YES

Is that aggravated by some things humans do

YES

will thwarting technology advances and freedoms to drive a gas car stop the cycle

NO

This debate could go so munch better if we stopped hanging the political and ideological angles on it.

We are in a warming trend, no doubt, but if just the US goes back to horse and buggy, or the world for that matter will it stop the sun from being hotter?
Will it stop the normal cycles

Please
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Quoting Some1Has2BtheRookie:


How, may I ask, is my comment meaningless?

It's meaningless because "I am advocating a future that is not made more complicated by the effects we produce today" doesn't advocate for anything. It simply states a cliche.

It's like saying "I'm for world peace." Who isn't for world peace? The issue is, how do you get there?
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Quoting jrweatherman:
"skeptic Dr. Richard Muller". U mean someone who doesn't see it your way or has his own opinion.


Dr. Richard Muller remains a skeptic, even today. Dr. Muller was skeptical that the data collected from "urban heat" areas and from thermometers that were "sub par", compared to others, were capable of producing usable data. What he and his team discovered is that , yes, the data is usable and shows no real bias. Dr. Muller remains skeptical today towards if the IPCC reports showed enough warming as to what his research has revealed. Dr. Muller is now skeptical as to if the IPCC showed enough warming. In all fairness, Dr. Muller and his team did not attribute any cause towards the warming trend that he and his team realized... I always appreciate true skeptics. I less appreciate those that will deny with no real scientific basis for their denial.
Member Since: August 24, 2010 Posts: 0 Comments: 4737
Quoting EasyRiderX:
As was said yesterday the Texas town that is being abandoned due to lack of water is just the beginning. A rare and new event that will become the norm.

Sound familiar?

Rare, perhaps, but not new. You don't have to look too far back in the history of the United States to find a block of years that makes this year look like a walk in the park. In the 1920s, the Great Plains from Texas into Canada had an unusually wet decade. Then, in the 1930s (especially 1930-1936), we entered a period called the Dust Bowl, which left in its wake a mass migration of some 2.5 million people from the Great Plains and caused many towns to be abandoned.

No one likes this year's drought. But, so far it doesn't light a candle to the 1930s; and, here's praying its a shorter-term proposition.
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Quoting DallasGumby:

Your comment is meaningless.

As to what I am advocating - I advocate the spread of free markets around the globe, because as free markets spread, the human condition across the globe improves. I am not advocating the forced reduction in economic output in the United States (or anywhere else, for that matter), something which will cause (in fact, is causing) widespread hardship evidenced by mass unemployment and all the negative effects of mass unemployment.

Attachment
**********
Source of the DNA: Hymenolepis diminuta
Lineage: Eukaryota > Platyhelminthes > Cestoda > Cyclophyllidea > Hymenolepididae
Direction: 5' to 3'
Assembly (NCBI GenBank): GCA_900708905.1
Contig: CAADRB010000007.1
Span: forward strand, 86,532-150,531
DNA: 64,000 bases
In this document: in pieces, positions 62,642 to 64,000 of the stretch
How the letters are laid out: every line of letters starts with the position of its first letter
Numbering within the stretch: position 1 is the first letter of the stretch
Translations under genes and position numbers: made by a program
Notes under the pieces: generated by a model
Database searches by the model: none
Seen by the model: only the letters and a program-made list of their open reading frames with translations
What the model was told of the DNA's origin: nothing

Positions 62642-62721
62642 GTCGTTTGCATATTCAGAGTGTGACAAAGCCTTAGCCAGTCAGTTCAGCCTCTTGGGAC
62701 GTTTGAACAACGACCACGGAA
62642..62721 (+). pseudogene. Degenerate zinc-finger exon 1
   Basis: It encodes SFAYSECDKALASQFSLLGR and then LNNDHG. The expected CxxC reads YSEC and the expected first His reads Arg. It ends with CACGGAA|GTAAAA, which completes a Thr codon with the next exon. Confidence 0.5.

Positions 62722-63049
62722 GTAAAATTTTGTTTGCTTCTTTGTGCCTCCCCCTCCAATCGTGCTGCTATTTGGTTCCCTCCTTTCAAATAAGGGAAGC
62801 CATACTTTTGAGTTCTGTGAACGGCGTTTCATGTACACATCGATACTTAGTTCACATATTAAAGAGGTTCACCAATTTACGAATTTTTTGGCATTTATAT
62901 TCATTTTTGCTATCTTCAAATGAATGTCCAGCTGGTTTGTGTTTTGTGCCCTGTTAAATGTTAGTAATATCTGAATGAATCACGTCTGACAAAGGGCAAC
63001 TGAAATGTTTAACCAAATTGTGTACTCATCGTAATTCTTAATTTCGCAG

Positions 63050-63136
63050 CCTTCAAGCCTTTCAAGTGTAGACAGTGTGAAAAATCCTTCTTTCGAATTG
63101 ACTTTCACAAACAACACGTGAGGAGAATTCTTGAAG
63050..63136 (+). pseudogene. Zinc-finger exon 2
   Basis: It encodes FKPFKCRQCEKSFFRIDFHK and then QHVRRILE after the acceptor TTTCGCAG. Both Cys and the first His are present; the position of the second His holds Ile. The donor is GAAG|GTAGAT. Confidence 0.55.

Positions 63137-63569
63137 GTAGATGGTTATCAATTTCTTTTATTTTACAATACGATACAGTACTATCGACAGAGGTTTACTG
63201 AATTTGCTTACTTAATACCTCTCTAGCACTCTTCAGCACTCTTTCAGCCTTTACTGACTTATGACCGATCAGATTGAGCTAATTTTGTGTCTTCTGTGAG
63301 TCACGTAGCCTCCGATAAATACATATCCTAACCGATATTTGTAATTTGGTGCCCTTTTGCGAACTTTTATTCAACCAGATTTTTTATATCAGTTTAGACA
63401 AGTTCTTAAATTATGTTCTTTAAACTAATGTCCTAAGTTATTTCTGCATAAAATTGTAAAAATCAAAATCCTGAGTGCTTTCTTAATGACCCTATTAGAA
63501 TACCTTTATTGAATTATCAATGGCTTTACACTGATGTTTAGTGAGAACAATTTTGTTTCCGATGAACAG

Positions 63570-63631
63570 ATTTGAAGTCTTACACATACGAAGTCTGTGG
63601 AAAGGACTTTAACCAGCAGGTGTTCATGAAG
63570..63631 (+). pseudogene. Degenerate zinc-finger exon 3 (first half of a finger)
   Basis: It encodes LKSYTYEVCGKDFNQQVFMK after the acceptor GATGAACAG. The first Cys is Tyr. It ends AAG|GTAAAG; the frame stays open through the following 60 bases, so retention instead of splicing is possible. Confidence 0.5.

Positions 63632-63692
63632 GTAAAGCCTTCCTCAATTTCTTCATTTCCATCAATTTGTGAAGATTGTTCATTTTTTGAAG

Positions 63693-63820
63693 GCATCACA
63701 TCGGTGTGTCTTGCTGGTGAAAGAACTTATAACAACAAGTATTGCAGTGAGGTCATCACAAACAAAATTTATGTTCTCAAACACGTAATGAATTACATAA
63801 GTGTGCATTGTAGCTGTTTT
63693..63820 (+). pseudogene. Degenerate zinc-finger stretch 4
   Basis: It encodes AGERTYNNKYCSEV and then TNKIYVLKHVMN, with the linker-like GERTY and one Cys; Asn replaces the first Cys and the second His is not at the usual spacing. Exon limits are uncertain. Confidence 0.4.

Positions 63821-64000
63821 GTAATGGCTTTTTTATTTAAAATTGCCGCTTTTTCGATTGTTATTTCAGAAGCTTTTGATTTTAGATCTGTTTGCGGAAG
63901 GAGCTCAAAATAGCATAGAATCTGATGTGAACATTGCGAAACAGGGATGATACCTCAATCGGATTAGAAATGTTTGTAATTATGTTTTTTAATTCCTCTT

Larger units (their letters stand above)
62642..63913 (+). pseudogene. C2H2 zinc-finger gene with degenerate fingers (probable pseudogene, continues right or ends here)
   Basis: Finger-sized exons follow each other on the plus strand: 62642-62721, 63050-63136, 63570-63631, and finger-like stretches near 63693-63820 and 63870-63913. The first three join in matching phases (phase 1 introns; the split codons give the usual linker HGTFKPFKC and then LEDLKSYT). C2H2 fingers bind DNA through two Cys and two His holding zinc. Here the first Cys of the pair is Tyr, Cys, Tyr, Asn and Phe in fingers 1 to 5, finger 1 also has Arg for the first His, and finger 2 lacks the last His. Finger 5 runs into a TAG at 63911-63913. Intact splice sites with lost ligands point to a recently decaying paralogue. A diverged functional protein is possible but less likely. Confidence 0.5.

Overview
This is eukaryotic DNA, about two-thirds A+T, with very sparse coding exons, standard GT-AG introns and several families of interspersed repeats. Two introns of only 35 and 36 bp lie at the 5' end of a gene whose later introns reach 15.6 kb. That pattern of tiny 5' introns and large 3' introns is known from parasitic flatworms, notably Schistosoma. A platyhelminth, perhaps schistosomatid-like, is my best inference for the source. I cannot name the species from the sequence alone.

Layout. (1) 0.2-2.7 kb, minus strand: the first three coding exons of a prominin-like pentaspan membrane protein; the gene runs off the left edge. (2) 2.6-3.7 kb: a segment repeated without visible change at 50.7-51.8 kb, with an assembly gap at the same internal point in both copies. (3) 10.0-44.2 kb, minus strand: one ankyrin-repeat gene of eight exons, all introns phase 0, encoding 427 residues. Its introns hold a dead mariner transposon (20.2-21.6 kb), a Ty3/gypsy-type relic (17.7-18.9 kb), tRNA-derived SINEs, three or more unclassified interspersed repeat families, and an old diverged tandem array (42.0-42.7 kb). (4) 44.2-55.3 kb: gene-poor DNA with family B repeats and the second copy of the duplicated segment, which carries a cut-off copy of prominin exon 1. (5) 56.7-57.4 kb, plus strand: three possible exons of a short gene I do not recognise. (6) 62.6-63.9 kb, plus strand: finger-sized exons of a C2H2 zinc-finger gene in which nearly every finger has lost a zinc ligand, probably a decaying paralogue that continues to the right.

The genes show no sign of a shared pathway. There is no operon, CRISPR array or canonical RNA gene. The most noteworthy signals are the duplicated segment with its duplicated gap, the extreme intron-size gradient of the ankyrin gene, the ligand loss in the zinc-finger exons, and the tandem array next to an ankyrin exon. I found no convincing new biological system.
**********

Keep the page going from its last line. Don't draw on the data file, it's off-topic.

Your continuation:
To the extent that carbon output is a meaningful yardstick by which to measure nations, the United States fares quite well on the global scale, considering our share of carbon output is roughly 70% of our share of economic output.


How, may I ask, is my comment meaningless? Is it meaningless that I wish that we give future generations a chance at the same successes we have enjoyed? We already have a semblance of free markets and free trade. I believe the only way to continue this, in the future, is for us to not strip away the vast majority of our resources and a favorable climate now. Without placing serious efforts towards protecting our climate and our environment now, future generations will expend all of their resources just trying to maintain life. Unless we make adjustments now, "free trade" and "free markets" will consist of wars over clean water, clean air and a climate that supports life, as we know it. ... How does maintaining the status quo now help to assure the success of our future generations? I am at a loss as to how we can do this without making serious and dedicated adjustments towards how we do things now.
Member Since: August 24, 2010 Posts: 0 Comments: 4737
Quoting EvPv:
What is the damage from the Texas drought this year?
Financially? Since the drought is still going on who knows? I wish I could see any kind of improvement where I live but i have seen none in 14 months except it isn't 110 right now, that I am thankful but the damage is Unreal where I live.
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Quoting Patrap:
I think the blog has never seen the sanity it now enjoy's.


But datz jus me maybe?

: )

I dropped in on one other site where a lot of people went and didn't like the goofyness, the profanity, and the lack of respect being shown to some. Especially the profanity. I'm not used to having kid's level of cursing and raunchy talk in something I read regularly. That was the last time I visited that site. I'd rather have the serious discussion and do without a few people who don't want to be here anyway. On the anti-AGW people who are denying truth in favor of their religious or political fervor, I don't like to read them so I use the ignore button. Then I am undisturbed by their rants. Give me fact and back-up and then let me make up my own mind. Don't try to spin things into the blender so fast I have no way of figuring out what the foundation of your arguments might be. It's pontification to sound off as if one knows all the answers and anyone else must be wrong. It insults the true seekers among us, and disrespects those with different views who could be quite right with their views. Enough for a gorgeous fall day.